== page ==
Postdoctoral position available immediately to investigate the molecular and cellular basis of neurodegeneration, with an emphasis on Alzheimer's and Parkinson's disease. The position is joint between the laboratory of Professors Mel Feany at Harvard Medical School and Ernest Fraenkel at MIT. These labs collaborate on a multidisciplinary approach integrating systems biology approaches, biochemistry, cell biology, genetics (Drosophila and vertebrate disease models, human) and analysis of human postmortem tissue. The successful applicant will have strong experimental training in a related area and a willingness to work closely with computational scientists.
No prior computational experience is expected.
Position includes substantial commitment to mentoring and professional development.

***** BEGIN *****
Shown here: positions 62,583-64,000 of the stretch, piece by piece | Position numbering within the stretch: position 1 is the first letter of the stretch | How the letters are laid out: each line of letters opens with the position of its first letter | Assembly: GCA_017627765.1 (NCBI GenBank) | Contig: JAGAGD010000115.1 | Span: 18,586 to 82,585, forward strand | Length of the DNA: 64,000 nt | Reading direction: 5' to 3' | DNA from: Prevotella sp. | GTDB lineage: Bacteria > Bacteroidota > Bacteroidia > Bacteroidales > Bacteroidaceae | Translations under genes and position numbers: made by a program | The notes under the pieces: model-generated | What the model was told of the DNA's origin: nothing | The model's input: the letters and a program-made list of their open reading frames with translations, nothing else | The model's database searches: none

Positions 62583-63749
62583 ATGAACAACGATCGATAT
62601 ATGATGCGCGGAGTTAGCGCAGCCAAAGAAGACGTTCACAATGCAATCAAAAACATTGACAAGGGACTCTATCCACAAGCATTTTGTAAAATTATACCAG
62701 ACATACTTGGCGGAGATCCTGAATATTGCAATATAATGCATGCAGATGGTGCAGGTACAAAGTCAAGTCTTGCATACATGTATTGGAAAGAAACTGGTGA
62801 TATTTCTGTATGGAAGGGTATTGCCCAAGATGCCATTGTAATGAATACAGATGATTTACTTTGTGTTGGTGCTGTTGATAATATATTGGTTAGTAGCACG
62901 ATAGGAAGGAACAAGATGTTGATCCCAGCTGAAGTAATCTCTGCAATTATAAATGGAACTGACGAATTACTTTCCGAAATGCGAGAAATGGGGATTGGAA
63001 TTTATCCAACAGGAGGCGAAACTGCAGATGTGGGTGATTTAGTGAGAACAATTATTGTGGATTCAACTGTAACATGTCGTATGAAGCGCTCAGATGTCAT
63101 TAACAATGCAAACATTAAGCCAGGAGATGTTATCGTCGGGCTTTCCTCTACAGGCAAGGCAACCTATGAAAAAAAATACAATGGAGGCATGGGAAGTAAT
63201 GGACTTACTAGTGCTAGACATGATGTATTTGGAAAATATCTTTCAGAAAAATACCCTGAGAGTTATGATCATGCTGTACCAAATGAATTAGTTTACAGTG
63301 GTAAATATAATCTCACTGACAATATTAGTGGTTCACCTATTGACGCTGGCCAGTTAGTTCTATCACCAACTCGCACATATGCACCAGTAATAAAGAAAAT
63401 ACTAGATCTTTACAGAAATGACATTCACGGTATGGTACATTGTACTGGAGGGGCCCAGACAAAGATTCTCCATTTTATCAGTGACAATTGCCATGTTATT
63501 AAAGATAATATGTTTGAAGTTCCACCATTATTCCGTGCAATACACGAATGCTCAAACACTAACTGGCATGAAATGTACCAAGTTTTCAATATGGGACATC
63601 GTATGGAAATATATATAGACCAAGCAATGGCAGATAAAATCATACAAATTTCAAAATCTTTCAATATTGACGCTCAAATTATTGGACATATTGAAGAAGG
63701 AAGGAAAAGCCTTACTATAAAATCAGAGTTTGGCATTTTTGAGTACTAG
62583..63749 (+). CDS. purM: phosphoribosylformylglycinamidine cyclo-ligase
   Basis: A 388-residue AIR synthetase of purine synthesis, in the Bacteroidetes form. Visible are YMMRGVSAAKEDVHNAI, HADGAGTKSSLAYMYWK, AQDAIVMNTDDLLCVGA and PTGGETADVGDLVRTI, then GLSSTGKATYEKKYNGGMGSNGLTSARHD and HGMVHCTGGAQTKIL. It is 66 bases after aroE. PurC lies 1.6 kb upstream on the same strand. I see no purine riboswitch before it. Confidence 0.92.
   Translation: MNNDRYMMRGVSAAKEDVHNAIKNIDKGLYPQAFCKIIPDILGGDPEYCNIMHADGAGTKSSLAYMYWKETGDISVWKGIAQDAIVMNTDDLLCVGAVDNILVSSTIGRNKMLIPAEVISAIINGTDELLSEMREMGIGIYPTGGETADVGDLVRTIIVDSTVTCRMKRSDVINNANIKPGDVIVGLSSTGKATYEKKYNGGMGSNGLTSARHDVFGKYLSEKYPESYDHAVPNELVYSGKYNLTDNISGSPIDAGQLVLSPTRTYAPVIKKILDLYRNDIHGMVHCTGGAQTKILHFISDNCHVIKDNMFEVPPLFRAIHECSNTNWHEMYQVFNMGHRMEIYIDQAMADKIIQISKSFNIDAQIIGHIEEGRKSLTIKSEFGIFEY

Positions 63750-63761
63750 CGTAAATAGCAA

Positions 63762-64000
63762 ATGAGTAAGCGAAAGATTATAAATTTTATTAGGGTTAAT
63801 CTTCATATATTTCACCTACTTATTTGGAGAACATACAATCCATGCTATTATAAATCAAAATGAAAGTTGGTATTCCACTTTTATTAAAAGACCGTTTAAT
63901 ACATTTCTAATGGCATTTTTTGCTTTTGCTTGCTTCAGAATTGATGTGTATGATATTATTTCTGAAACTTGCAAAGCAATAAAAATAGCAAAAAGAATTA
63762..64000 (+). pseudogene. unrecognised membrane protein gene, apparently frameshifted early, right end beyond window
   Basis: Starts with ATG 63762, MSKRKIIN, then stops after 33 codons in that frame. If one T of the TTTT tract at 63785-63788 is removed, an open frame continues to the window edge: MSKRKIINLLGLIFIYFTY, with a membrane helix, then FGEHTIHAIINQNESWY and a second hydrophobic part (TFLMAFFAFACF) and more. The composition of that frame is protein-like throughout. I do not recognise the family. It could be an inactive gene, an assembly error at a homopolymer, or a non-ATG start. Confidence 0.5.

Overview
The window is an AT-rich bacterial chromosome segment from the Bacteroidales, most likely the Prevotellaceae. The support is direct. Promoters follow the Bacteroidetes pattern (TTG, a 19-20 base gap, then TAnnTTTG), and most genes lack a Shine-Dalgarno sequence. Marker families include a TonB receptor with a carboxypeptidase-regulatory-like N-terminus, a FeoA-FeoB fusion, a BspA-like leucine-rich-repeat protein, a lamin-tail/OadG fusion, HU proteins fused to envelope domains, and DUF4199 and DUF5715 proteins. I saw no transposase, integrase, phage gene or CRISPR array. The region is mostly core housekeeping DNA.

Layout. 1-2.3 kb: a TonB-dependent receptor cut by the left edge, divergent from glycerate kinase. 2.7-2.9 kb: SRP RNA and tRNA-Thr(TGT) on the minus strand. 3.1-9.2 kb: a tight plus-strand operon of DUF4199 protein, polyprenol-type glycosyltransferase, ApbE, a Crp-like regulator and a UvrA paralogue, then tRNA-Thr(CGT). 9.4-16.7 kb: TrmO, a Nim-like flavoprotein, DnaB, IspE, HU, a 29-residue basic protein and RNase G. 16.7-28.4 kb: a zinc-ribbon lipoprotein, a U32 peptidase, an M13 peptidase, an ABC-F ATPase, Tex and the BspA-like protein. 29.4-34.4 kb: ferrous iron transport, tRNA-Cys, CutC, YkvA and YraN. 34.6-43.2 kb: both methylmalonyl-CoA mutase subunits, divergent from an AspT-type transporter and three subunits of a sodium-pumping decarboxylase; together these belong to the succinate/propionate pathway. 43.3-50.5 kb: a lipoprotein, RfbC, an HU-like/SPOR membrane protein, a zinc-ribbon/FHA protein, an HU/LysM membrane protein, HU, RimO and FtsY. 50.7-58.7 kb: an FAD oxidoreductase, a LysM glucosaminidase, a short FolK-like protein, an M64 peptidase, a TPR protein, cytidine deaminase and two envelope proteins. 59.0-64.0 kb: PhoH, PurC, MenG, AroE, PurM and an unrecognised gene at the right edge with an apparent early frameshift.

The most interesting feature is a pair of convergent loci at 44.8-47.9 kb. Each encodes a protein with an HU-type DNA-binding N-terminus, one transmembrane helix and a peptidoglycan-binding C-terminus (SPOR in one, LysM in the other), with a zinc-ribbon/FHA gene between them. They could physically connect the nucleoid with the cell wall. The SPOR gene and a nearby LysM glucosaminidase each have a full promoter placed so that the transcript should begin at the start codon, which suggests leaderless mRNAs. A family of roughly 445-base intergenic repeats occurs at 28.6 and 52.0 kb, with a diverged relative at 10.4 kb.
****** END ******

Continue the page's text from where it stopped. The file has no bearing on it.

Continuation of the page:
The Feany Lab at Harvard Medical School has created fruit fly models of human neurological diseases, including Alzheimer's disease, Parkinson's disease, and a number of less common disorders. We have used these models to study the pathogenesis of the human disorders, with an emphasis on unbiased forward genetic screens. Candidate pathways and mechanisms discovered through large scale screening in flies are then validated in a variety of mammalian systems, including rodent models, patient derived neurons and glia, and patient samples.
The Fraenkel Lab at the Massachusetts Institute of Technology develops computational and experimental approaches to search for new therapeutic strategies for diseases. New experimental methods make it possible to measure cellular changes across the genome and proteome. These technologies include genome-wide measurements of transcription, of protein-DNA interactions, of genetic interactions, of protein modifications and metabolites. Each data source provides a very narrow view of the cellular changes. However, by computationally integrating these data we can reconstruct signaling pathways and identify previously unrecognized regulatory mechanisms tha...t contribute to the etiology of disease and may provide new approaches for treatment. We are applying these methods to a wide range of neurodegenerative diseases.